Tuesday, May 25, 2010

Island Dreams

Don't you wish you could go back to that time when you were 9, and summer began with you walking out of the asphalt, brick and chain-link cage and heading into the forest path--the Snake Trail was what it was called--and through the tall, spiky grass (remember the milkweed plants? And the caterpillars who clustered there?) with your backpack slapping against your back and chafing your shoulders, until you reached your white house with the peeling blue porch paint--
--and you dropped your bag, thunk, on the stoop---
--and opened the door ("hi Betsy, hi Betsy! Down, girl!")--and yelled:
as loud as your little lungs could manage.

And then there were cookies from Mom, and a quick review of all the papers you had haphazardly shoved in your lime green backpack, and a reminder to call home--
and you were off to the woods again, up Centennial Ave and to the Whale Rocks or the My Side of the Mountain fort that you and Sophie had perfected last week or even, to check on the tadpole clusters that Echo had found in the concrete pond. It was sunny and not too hot, and you could wear a bandanna to keep the sweat out of your salty eyes anyways. And afterward, on special nights, you would find the soft, bleached log that had washed up to Centennial Beach, and Dad would bring the djembes, and you and Spencer would dance in the sand, kicking up the dunes and singing; the dark waves giving their measured, hissing applause while Mom bobbed her head in time, tapping the thick trunk.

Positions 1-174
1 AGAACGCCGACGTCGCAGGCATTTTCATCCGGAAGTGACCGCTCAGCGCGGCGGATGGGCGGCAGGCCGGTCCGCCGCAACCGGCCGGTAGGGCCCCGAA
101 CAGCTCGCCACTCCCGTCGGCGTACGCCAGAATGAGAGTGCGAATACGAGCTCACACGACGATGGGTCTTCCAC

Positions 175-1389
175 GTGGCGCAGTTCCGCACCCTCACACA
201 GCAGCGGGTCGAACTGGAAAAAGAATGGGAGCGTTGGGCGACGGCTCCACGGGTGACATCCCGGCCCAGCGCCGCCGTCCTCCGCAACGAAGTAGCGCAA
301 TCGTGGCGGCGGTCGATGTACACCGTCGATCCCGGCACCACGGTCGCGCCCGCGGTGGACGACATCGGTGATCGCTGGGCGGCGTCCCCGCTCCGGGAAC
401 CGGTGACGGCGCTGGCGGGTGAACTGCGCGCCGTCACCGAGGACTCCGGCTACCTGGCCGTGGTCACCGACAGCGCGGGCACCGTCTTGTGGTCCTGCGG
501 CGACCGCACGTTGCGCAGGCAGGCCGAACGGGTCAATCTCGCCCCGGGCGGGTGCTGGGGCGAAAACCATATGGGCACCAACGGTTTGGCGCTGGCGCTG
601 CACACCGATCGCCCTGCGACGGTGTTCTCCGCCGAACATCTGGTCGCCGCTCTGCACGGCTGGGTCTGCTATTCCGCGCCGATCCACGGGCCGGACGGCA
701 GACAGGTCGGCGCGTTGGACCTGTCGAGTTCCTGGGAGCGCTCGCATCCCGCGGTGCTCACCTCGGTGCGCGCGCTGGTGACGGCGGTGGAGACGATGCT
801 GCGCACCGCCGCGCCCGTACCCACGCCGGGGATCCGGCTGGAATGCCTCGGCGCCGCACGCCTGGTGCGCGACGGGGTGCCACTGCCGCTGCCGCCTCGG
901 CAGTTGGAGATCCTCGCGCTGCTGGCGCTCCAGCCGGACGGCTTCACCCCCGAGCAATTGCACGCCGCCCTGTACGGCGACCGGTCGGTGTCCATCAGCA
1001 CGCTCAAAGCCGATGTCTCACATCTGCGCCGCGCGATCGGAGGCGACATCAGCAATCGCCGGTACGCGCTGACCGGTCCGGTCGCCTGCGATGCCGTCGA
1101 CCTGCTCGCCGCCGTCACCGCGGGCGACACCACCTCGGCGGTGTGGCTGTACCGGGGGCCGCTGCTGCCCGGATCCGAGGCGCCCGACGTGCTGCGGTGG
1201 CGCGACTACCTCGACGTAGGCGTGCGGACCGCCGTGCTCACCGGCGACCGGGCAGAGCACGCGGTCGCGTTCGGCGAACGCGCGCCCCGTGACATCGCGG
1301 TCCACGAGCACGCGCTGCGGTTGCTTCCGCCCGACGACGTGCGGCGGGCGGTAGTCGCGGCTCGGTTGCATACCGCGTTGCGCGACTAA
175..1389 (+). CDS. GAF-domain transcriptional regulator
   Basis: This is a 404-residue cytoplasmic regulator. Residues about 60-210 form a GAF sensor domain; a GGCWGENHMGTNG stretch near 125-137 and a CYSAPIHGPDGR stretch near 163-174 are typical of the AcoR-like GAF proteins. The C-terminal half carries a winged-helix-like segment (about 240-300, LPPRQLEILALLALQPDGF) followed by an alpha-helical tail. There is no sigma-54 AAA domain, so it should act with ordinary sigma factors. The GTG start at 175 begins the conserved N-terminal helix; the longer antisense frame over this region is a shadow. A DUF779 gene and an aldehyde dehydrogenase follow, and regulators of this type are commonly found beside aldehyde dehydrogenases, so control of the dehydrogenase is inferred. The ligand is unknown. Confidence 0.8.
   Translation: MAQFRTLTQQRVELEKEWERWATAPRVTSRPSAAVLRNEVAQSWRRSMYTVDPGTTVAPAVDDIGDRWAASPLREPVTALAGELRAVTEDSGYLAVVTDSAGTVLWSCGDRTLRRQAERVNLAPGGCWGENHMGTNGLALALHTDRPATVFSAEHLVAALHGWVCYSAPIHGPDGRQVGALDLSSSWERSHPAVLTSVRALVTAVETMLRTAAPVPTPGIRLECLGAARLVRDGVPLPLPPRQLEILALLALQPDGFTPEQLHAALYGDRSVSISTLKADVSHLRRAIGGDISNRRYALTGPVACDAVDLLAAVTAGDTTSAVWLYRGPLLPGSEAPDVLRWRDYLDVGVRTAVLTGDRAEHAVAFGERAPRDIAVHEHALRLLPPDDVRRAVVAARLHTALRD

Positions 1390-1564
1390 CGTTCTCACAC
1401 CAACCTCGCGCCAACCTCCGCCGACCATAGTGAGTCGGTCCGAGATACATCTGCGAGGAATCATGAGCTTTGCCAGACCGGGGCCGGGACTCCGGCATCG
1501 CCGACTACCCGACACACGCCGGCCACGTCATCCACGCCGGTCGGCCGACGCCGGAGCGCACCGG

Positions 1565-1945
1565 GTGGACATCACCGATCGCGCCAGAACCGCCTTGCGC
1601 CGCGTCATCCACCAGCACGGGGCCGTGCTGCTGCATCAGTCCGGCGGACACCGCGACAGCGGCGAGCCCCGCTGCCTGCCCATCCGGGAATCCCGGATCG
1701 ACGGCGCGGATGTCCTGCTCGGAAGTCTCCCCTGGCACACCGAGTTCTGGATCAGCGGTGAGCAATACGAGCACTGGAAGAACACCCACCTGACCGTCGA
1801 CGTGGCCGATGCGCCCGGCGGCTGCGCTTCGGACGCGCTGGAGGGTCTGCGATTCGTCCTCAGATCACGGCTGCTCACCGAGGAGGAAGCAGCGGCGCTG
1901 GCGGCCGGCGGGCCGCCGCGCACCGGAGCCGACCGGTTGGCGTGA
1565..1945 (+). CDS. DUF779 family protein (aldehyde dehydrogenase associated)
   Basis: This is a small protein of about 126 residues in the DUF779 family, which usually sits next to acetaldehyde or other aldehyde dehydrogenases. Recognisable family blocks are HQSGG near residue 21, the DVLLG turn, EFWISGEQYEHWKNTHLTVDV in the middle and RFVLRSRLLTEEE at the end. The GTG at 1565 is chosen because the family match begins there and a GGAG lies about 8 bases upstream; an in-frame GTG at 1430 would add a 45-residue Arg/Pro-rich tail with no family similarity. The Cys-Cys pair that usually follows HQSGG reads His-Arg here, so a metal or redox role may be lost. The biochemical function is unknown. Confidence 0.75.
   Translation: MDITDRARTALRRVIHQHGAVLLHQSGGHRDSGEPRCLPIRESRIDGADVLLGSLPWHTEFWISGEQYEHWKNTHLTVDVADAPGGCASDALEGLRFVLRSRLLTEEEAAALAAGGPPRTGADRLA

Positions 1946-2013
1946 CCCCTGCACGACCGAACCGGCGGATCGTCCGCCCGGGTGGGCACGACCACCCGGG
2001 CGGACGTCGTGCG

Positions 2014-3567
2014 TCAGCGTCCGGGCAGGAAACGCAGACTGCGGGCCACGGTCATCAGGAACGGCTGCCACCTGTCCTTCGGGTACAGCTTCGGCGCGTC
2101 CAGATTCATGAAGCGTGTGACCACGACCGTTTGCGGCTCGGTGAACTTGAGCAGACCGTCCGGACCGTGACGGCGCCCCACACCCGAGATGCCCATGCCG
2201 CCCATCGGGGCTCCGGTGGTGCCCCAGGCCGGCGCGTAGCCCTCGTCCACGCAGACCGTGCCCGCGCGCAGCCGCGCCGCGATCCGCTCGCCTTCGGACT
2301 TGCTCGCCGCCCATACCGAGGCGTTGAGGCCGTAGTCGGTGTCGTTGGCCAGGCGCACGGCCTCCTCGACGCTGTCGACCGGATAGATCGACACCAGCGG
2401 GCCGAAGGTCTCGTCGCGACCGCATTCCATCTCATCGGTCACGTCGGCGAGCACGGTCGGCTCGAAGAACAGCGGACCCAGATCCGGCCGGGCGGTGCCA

Who says childhood is idealized? That's the truth, straight up. I lived a magical life, I think; I still wonder where I can bring my children to have their Island dreams.

Thursday, May 20, 2010

On Human Sacrifices...or something.

K, new poem! This one needs a title and lots of constructive comments, though, so go to. We're still at the butcher knife stage of drafting, so don't be shy...

Poem. (<---title goes here. Ahem.)

We all place our best work at the feet of God.
Sure, there are different way of saying it.
Back in the day, when the fiery angel dropped to prick the earth with his voice
(to Adam, to Eve, how tinny a voice that must have been!),
Abel settled his sheep (the whitest, the fleeciest, the warmest)
securely on the alter, then turned away, afraid.
Later, when Abraham rocked his baby on the stony crib,
sweat and lullabies streaming onto his child’s face,
or when Moses offered his tongue, his sandals, his future
to the glory of that electrifying shrub,
we stop and gape, amazed,
and poke our neighbors in their wooden pews
and quiver to compare ourselves
with those ceramic brows.

But, what is the difference then,
between us and those great, glassy men;
enamored in our gazes?
You and I,
we litter His feet with our own, private bounties;
tedious gray hours kneeling at the side of His childrens' beds,
hands hung over keyboards for long, long minutes, waiting to drop the perfect hosanna
onto the paper’s generous spread,
fishermen pulling in their sodden lines and pushing off, away, away,
preferring to hear God’s voice in the pulse of wave after wave after wave;
(what contrite thankfulness for salt and flippering fin!)
Even with a boyish whistle in the face of stark winter morning,
we honor His great hands.
And what greater proof do we need, in scripture or in hymn,
that we travel through our lives, whispering our hushed benedicti into our
handkerchiefs and to the insides of our scarves,
and finally, in that great moment of emergence,
when faced by mountains,